Memorial Day, for my father's family, has always been difficult. My father is a veteran of the Korean Conflict. His brother, Dale, served in the occupying force in Japan. Neither came away from their service the same. But far more even than what either saw abroad, it was an earlier loss that changed them, and their family most. My grandmother, Lella Belle Sopher Craft, was a Gold Star Mother. My father and his brother lost their elder brother in World War Two, my grandparents lost their eldest son, Richard Craft.
My Uncle Dick died in the Battle of the Bulge, though I don't know that he knew he was in any such thing. From what I've read of the battle, few of the Americans killed the day my uncle was knew what was happening. As I remember it, he was driving a jeep, the jeep was hit by a mortar and Dick was killed. I never knew him. My Uncle Dale, "Red," I knew well enough and liked as best I could. Before his death a few years ago, I listened to his stories of the war and after with a scandalized awe, as most involved fistfights, whores and shore-leave. Red was a sailor. My father, a quieter, more sensitive man than his brother Dale, has almost never told the stories of his war. Neither ever spoke of their brother Dick with anything other than respect and affection. The oldest boy, he was to them something of an ideal; handsome, gentle, strong and affectionate, riding horses with them, hunting, looking after his younger brothers. Red fought with everybody and bullied my father until my father finally hit him with a 2 by 4 one day and knocked him cold. Even Red admitted he probably deserved it. I don't know that I ever heard of my Uncle Dick fighting anyone but the Nazis.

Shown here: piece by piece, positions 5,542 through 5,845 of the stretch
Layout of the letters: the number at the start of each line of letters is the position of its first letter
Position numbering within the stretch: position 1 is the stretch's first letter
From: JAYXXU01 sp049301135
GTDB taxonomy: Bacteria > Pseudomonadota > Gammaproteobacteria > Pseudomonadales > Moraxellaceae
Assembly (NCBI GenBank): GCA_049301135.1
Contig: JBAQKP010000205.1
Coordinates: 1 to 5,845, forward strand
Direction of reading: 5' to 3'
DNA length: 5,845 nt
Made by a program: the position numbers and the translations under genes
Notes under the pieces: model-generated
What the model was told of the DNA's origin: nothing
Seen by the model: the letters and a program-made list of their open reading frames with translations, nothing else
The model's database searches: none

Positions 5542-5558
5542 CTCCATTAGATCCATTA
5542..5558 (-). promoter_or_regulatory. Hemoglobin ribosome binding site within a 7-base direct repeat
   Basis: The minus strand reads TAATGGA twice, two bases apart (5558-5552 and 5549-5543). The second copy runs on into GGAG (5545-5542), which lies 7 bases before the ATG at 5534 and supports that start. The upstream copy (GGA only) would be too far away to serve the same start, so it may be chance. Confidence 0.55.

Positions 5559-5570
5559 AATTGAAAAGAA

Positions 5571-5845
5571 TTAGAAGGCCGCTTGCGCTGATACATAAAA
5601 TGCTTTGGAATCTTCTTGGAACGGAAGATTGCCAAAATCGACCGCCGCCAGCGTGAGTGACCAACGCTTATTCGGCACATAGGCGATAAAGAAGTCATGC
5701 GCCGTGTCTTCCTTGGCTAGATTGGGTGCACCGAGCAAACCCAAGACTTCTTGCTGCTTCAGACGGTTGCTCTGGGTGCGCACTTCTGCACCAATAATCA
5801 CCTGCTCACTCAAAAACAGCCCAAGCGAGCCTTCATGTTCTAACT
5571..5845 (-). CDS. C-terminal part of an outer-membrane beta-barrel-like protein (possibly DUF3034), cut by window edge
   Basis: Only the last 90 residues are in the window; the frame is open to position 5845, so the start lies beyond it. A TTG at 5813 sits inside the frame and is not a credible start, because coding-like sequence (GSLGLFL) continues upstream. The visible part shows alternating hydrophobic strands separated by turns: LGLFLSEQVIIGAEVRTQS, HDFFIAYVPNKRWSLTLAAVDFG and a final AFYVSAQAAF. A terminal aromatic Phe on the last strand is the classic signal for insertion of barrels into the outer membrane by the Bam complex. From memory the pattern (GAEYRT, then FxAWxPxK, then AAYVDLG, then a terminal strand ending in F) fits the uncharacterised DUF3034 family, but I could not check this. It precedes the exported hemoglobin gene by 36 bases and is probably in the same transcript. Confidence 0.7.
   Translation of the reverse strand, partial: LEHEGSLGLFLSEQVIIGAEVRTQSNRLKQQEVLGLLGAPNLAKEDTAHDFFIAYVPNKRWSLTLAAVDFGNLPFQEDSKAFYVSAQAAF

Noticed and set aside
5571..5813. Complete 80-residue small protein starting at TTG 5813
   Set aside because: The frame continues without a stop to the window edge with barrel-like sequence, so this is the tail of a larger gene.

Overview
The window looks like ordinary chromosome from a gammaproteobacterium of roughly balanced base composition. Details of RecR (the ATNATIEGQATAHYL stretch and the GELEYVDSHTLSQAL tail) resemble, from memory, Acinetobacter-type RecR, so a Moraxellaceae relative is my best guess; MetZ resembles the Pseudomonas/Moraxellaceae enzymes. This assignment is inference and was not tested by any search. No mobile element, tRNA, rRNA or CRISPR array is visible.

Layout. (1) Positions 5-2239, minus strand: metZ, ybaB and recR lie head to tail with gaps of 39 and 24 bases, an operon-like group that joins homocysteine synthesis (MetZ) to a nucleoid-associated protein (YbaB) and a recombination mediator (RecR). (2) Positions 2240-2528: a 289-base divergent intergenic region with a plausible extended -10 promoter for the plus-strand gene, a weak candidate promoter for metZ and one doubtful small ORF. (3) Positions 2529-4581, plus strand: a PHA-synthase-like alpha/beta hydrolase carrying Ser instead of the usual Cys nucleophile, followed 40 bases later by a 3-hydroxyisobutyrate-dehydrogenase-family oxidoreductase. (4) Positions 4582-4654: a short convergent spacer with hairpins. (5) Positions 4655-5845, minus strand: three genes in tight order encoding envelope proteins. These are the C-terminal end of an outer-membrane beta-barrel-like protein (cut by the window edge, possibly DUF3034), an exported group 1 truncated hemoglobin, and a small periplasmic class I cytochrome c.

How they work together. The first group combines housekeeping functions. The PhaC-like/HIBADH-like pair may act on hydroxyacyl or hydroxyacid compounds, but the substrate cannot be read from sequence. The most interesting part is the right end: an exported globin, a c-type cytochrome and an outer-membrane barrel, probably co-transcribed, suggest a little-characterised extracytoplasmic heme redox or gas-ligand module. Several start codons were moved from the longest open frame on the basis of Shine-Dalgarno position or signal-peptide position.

I did not know my Grandpa Craft. He died when I was still a toddler. If the death of his son changed him, and how could it not have done? it seems to have only made him older, sadder and more fond of the sons that survived. My Grandma I knew and loved as well as I've ever known anyone. I can't say that I ever understood the woman, but knowing from an early age, the meaning of the Gold Star she permanently displayed in her home, I believe I always understood enough to find her forgivable, even when she wasn't.
Every Memorial Day in my childhood was marked by my Grandmother attending a service at which was displayed a portrait of her son Richard that used to be displayed at the American Legion Post in Blacktown, Pennsylvania. That Legion Hall is gone, as is the larger portrait, burned to the ground years ago, though, blessedly, not in my grandmother's lifetime. My father has the original photograph of his brother in uniform from which the portrait was made.
My father's loss is such that he can not contemplate Memorial Day without such a deep sadness, even now, as to make the whole of this day dark. It will be so for him so long as he lives.
For me, on this day, I will always think of the Gold Star in my Grandma Craft's parlor. Some well meaning soul, when I was a teenager, once pointed to the little banner by the grandfather clock and said to Grandma, "You must be very proud."
"I'd rather have had my son," she said.